With such a nightmare about his own legitimacy and that of the system, and the very high price he paid for the previous election, the only path Khamenei could take to select the next president was to make an intelligent choice while trying to create a competitive atmosphere among the candidates. State television played a big role in this. With careful planning of the initial phases, the election would have gone off without a hitch, thereby dismissing any public suspicion of election fraud. Therefore, in the 2013 election engineering, neither fraud nor vote-altering was part of the plan.
The Deadly Opportunity Cost of Repeated Election Fraud
Although the supreme leader doubtlessly would have preferred to see one of the four conservative candidates elected, Rouhani's victory at least has not led to an intensification of the existing crisis. Because those who voted for him represented many of the demands of the 2009 protests, his win is also an opportunity of sort for political reconciliation,repairing the huge rift between the government and the people, particularly after the 2011 house arrests of Mir Hossein Mousavi, Zahra Rahnavard, and Mehdi Karroubi. For four years now, this rift has divided Iran's political, social, and cultural forces, inside and outside the government, in the Qom Seminary, and within Iran's universities.
The most optimistic result of Rouhani's election would be his efforts to control further acceleration of foreign crises arising out of Iran's nuclear dossier and sanctions, its regional interference in Persian Gulf countries and the Levant, as well as efforts to improve human rights and citizens' rights.
Rouhani is extending a chance to the supreme leader in his hour of need, as he faces a crisis of legitimacy at home and the risk of Iran deteriorating from within through increasing poverty, or from without, by threat of foreign attack.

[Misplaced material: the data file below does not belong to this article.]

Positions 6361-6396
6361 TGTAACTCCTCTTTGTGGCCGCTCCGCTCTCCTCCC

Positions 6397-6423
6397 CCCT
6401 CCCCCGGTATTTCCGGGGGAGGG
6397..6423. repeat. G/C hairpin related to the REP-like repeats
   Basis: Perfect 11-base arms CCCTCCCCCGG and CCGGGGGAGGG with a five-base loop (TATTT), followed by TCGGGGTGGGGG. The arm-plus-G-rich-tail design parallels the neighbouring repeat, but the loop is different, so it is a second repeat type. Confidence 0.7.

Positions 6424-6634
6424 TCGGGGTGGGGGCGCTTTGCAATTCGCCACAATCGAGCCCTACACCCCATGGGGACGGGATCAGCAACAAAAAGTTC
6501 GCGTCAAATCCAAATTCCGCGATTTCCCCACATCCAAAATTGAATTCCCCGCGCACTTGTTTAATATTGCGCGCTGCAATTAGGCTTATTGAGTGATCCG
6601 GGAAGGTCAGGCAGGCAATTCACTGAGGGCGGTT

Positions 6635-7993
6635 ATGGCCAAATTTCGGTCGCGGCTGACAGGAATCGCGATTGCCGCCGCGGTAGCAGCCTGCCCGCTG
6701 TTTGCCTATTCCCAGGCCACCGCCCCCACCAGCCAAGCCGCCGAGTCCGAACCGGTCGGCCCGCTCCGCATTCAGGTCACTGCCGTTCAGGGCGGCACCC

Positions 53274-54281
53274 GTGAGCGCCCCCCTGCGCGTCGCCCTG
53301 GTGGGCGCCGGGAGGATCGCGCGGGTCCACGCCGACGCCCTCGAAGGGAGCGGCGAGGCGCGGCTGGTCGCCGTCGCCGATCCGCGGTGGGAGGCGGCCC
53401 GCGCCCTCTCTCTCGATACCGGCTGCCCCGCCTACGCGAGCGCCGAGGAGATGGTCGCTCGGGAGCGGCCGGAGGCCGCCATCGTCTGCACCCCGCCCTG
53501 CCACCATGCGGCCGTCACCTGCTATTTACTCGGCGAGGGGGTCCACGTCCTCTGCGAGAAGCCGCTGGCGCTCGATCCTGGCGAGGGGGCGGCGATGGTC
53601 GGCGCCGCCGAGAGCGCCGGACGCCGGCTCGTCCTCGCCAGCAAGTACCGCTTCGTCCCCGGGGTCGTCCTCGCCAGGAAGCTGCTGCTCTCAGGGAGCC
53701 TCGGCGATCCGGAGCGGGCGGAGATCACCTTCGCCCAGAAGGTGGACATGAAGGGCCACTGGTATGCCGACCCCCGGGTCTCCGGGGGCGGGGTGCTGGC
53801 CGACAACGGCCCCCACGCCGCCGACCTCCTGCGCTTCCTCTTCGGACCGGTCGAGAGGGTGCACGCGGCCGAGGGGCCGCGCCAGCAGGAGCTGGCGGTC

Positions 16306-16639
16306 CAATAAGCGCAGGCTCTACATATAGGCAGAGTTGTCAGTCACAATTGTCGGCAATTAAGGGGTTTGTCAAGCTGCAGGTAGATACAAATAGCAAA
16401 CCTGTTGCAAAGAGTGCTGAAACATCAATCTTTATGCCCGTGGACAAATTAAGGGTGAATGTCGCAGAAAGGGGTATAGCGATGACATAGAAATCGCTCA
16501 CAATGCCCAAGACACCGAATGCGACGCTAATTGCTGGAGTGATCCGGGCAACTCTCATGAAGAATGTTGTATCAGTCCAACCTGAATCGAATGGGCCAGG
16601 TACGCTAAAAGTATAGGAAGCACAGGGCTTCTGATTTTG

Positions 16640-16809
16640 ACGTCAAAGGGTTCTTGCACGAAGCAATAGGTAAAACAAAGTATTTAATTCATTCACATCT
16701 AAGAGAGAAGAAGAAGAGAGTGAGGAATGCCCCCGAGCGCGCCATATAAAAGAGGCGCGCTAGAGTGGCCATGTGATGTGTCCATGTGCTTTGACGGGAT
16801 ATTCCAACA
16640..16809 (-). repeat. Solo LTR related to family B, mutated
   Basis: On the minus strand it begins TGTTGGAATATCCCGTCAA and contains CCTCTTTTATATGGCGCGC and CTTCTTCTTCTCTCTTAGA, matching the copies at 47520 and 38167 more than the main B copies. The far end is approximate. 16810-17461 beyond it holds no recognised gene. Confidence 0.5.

Those who may have sought to predetermine the results of Iran's vote through a process of pre-engineering have failed, and this failure has delivered the surprise residency of Hassan Rouhani. It is worth noting that, deliberately or not, the Islamic Republic of Iran has always had the capacity to correct or repair deep political and social gaps between its rulers and its people during dangerous turning points.
Additionally, despite millions of people's choice to register their objections by boycotting the election, a sizeable number of Iranians chose to use the ballot box as a means of effecting change in their daily lives and conveying their moderate views to the regime. Though this is just the beginning of Hassan Rouhani's road, and considering that his supporters expect a great deal of him, we will have to wait and see how successfully he can respond to these expectations within the constraints of the system and the supreme leader.
Rouhani has a historic opportunity to use the hope that has been budding in society, the privileges he enjoys in his relationships with the two main political factions in the country (conservatives and reformists), and the millions of supporters who are cheering him on, to become a president whom history will judge kindly. We shall have to see how he uses his capacity, his authority, and, of course, the experience he has as a result of three decades inside Iranian power centers.
This piece was initially published on IranWire.com